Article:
By veering off the intended course and allowing myself to entertain other possibilities for approaching what I have to say. 

7. If you could say 3 encouraging things to another person, what would they be?

I love you just the way you are, love the one you’re with and don’t stop thinking about tomorrow.

8. Do you prefer to write your stories/books/poetry/prose/articles on paper first, then type them up and edit them, or do you like to type them straight into your computer to edit?

What is editing? You can do that? Seriously, you can do that?

9. Do you like writing in one genre or more?

I like scary stories; so when I finally do write something it will probably be in the horror genre.

10. As a writer, do you think actions speak louder than words?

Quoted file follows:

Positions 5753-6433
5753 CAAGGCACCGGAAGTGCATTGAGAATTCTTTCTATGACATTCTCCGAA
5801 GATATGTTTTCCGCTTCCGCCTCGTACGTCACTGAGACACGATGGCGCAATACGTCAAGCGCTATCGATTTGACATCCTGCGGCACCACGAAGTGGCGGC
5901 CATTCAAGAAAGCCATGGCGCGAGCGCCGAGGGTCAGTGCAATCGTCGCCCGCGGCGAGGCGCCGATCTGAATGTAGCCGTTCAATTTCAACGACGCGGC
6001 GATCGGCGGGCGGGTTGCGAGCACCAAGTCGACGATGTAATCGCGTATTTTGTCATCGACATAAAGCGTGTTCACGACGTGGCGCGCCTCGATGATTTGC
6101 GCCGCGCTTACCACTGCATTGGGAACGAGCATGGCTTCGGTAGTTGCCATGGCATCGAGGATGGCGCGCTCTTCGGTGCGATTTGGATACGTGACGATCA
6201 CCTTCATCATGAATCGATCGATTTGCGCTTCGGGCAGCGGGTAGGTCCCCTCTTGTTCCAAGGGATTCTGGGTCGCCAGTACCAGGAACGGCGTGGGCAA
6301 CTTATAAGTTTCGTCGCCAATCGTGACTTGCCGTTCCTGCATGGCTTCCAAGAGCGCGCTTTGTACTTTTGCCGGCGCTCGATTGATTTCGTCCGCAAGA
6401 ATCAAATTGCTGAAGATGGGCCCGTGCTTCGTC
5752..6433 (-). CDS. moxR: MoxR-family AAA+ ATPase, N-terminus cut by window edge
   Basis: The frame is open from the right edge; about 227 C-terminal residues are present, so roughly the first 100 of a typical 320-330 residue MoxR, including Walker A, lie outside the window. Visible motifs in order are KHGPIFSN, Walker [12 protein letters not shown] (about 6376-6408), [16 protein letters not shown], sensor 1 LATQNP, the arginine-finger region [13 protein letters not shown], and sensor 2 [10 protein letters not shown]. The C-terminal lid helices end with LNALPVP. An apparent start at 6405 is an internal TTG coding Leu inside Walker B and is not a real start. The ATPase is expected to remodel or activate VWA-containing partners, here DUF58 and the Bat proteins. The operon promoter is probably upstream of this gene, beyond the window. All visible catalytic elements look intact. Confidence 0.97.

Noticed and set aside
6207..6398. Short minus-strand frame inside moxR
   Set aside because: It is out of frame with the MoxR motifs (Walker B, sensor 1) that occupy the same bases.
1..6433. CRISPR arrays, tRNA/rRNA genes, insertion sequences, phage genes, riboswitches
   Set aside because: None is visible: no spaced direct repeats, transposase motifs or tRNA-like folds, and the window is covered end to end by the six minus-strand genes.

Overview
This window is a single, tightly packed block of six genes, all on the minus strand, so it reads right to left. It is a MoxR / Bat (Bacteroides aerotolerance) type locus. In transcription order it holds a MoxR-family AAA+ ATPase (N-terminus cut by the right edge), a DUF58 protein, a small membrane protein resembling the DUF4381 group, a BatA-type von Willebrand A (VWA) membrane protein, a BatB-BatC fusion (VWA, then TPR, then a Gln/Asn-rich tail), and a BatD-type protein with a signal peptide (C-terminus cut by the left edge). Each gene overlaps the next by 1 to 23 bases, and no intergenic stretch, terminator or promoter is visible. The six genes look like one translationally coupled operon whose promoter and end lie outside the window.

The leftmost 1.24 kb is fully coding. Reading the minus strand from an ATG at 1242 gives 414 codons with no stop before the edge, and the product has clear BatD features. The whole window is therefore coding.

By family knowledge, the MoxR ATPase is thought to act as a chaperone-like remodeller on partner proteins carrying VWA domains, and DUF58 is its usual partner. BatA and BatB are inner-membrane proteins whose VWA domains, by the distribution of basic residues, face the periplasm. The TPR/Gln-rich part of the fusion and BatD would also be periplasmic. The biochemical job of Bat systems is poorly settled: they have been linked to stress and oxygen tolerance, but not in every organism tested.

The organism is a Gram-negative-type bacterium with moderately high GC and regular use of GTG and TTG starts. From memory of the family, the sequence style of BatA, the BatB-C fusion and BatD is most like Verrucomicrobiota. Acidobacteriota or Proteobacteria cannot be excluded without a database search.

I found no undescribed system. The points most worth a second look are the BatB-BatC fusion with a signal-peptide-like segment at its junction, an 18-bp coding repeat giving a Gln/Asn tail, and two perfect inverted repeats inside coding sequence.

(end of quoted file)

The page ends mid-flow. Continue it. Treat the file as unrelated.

Shooting someone with a real gun is way more effective than saying ‘he shot him.’ Action speaks volumes.

11. What is your favorite quote and why?

God’s Grace is giving us what we don’t deserve; God’s Mercy is not giving us what we do deserve.-I like this because I have to remind myself of it every day.

Okay, now here are my 11 questions for my 11 victims:

1. Aliens have landed on Earth and have asked that we give them our least intelligent person. Who would that be?

2. You’ve been voted the Sexiest Man/Woman Alive by People magazine. What are the first five words of your acceptance speech?

3. You’re on a deserted island with Kim Kardashian, Honey Boo Boo and Jason Voorhees. You want to engage in an intelligent conversation. Which of the three would you talk to?